Your editorial “Cleaning up our act” struck a chord with me. It is vital to remember a fourth “Environmental R” – Reduce, Reuse, Recycle, and Refuse.
There is more to single-use plastics than plastic bags, straws and bottles. Think about cups, cutlery, dishes and grocery packaging. Technically recyclable, “PEET” plastics (class 1) make up 96 per cent of all plastic containers in the U.S., yet only 25 per cent are recycled. Recycling rates are typically a little higher in Canada, but still too much plastic ends up in landfills – either here or in some faraway Third World nation. Much of this plastic garbage could be eliminated by changing packaging methods.
Fruit, veggies and even bread products used to be sold in cardboard boxes or paper bags, rather than in plastic “clamshells”. One major grocery chain now offers reusable fabric bags for purchase, offering more items in bulk, to encourage using fabric bags instead of plastic packaging. Consumers should advocate grocery stores to reduce plastic packaging of all sorts.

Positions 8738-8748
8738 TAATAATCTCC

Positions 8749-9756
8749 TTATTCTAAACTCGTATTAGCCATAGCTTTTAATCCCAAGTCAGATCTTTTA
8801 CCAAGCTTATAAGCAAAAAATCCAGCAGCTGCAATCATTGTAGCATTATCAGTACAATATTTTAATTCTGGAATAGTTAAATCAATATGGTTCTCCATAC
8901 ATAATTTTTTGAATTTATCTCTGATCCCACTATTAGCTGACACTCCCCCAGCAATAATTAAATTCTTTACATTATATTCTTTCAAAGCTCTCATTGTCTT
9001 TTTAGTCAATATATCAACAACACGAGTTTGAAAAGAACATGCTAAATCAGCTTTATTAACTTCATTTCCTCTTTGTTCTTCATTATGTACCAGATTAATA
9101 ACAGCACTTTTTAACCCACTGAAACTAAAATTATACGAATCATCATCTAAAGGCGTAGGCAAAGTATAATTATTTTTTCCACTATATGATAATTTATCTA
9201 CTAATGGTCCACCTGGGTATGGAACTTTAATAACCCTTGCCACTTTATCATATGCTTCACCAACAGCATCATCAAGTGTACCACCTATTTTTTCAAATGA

Over-packaging, in general, is a major issue in our battle for environmental stewardship. It is past time for consumers to recall that fourth environmental “R” – refuse! Refuse to accept over-packaging, refuse to accept unnecessary plastic in any form, and refuse to become a part of over-consumption. If we raise our voices to government, marketers and producers, and if government does the same, we could certainly do a great deal towards the elimination of plastic garbage.
The scientific community is making advances towards a natural method of biodegrading plastic (i.e. Record article Valley resident invents eco-friendly glow stick) but wide-scale use of such microbes is still years away. Don’t leave it all in the hands of experts! We consumers should do what we can to be part of the solution rather than part of the problem.